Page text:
The Karate Kid Guide to Crafting Kick Ass Case Studies

I’m a child of the 80’s, which means I’m a big fan of talking Trans Ams, arcade games and cheesy action movies.
And when it comes to fromage infested flicks, there’s none more lactose rich than The Karate Kid.
For the uninitiated, it’s the story of Daniel LaRusso, a young lad who’s torn away from everything he knows and loves, when his mum gets a job in another state.
His new life gets off to a wobbly start when he falls foul of bullies from the local karate school.
Enter Mr. Miyagi, a mild mannered janitor and, as luck would have it, karate genius who agrees to train him.
This kick starts Daniel’s transformation from punch bag to martial arts wunderkind.
Now imagine for a moment that, instead of a classic teen actioner, The Karate Kid was in fact a case study for Mr. Miyagi’s school of karate.

As a piece of marketing material it would be damn persuasive.

Any aspiring martial artist would be hard pressed, not to want to be trained by the great Kasuke Miyagi.
Because like every kick ass case study, The Karate Kid has all the elements needed to be highly influential with its target market.
Let’s look at what they are.

Element 1: Tell the Right Story

While the movie showcases Mr. Miyagi’s talents, it’s not his story. It’s Daniel’s.
What makes The Karate Kid so compelling is Daniel’s journey from lonely new boy to All Valley’s karate champion.
That’s not to say that Myagi’s role isn’t important, it is (more on that later). But as a viewer, Daniel’s story is the one we relate to. He is our hero because in many ways, he is us. And when we see the action from his perspective, it draws us in.
This is an important distinction. While it can feel logical that your case studies should be about you, to tell the story from your perspective would be a misstep.

Kick ass case studies put your client at the heart of the action. It is this that gives them their impact because it’s your client’s perspective that will be most meaningful to your reader.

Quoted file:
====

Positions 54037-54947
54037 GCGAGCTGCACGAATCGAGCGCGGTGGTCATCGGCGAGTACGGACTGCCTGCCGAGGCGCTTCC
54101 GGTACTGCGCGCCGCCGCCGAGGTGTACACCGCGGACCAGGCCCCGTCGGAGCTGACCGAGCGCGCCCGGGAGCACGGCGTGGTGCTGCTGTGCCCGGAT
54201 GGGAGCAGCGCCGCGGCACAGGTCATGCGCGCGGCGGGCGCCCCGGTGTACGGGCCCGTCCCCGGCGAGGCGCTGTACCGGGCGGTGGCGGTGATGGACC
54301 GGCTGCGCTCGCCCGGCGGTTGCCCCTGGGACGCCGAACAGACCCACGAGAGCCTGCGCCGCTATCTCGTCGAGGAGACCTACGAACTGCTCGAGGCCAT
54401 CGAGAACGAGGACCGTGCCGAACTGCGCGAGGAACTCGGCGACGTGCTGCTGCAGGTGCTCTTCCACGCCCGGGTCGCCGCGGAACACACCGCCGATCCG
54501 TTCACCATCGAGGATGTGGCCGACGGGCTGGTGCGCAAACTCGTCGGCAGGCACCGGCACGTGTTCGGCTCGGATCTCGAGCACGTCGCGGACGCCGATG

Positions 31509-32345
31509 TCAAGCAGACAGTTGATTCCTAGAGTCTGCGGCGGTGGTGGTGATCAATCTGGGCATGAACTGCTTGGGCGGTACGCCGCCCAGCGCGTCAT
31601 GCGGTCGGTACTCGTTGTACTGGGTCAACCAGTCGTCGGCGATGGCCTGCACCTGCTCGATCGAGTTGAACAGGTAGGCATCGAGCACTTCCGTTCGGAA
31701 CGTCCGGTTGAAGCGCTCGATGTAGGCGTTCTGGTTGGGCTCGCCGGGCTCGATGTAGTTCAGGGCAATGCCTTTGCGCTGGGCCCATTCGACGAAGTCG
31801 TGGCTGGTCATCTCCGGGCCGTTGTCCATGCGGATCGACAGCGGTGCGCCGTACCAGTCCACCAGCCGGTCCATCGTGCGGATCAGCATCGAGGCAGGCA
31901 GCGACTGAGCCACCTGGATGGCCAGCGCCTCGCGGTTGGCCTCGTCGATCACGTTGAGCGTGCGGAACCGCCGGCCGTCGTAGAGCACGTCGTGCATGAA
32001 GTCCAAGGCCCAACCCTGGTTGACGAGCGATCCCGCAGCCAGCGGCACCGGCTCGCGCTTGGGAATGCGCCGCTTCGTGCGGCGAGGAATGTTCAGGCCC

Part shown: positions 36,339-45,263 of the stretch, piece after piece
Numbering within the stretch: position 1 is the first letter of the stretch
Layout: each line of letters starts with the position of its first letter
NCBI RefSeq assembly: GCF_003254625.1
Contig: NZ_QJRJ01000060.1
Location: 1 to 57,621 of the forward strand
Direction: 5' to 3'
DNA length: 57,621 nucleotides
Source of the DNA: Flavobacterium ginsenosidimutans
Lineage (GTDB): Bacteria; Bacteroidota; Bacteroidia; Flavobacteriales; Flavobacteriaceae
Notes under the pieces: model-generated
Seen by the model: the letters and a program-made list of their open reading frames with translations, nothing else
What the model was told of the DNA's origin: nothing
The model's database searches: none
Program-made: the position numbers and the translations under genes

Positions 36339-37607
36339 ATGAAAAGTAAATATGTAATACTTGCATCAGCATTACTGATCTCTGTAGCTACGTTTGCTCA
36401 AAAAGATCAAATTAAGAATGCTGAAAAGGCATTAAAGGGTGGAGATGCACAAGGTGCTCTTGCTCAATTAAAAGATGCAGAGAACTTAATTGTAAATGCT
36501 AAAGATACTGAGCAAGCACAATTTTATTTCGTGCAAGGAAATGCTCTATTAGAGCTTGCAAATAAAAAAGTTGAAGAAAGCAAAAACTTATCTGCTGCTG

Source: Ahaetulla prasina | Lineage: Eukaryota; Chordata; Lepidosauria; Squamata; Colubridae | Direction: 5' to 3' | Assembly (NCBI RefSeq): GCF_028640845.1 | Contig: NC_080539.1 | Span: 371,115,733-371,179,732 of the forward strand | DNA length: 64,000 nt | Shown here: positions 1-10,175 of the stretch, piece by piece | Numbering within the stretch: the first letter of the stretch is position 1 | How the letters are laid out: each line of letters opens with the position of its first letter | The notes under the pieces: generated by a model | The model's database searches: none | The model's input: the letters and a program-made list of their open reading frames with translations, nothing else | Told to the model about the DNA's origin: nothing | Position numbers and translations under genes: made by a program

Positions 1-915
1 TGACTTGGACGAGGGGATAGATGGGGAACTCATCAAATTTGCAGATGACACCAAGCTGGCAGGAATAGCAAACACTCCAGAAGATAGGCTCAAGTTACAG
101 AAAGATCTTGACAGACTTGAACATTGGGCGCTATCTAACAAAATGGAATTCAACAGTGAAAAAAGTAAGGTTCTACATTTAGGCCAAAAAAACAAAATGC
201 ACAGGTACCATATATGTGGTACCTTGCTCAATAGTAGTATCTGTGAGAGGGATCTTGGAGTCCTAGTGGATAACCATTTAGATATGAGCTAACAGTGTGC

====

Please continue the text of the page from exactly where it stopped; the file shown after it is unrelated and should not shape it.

That’s not to say that you don’t play an important role. Far from it.
You are the liberator that comes to save the day. To raise the hero out of their funk and deliver them to the life they aspire to.
Does putting your client at the heart of the action make you an less influential? Absolutely not. In fact, it could be argued that it makes you even more so.
As we shall see.

Element 2: Create Conflict

In his book Story: Style, Structure, Substance and the Principles of Screenwriting, award winning author Robert McKee explains that the one essential ingredient in all great stories is conflict.
Without it, movies would be as dull as dishwater.
If Daniel’s new life in Reseda was plain sailing, it wouldn’t make a very interesting film.
His story enthrals us because it’s about a guy dispossessed. He has pretty much lost everything. His home, his friends, his life.
He yearns for the familiar but is forced to become a stranger in a strange place.
Even if we can’t identify with everything he’s going through, we can certainly relate to some of it. The feeling of being alone, the challenge of making new friends, the loss of loved ones and the pain of being bullied.
We can’t help but be drawn into his struggle and root for a happy outcome. In a way, we are rooting for ourselves.
Kick ass case studies do the same thing.

A good case study sets out at the very beginning what your client wanted to achieve and then outlines the reasons they were struggling to achieve it.

Like Daniel’s story, the conflict comes from the ways in which your client’s goals are thwarted and the anxiety this causes. The film also ups the ante by putting a short deadline on the need for resolution.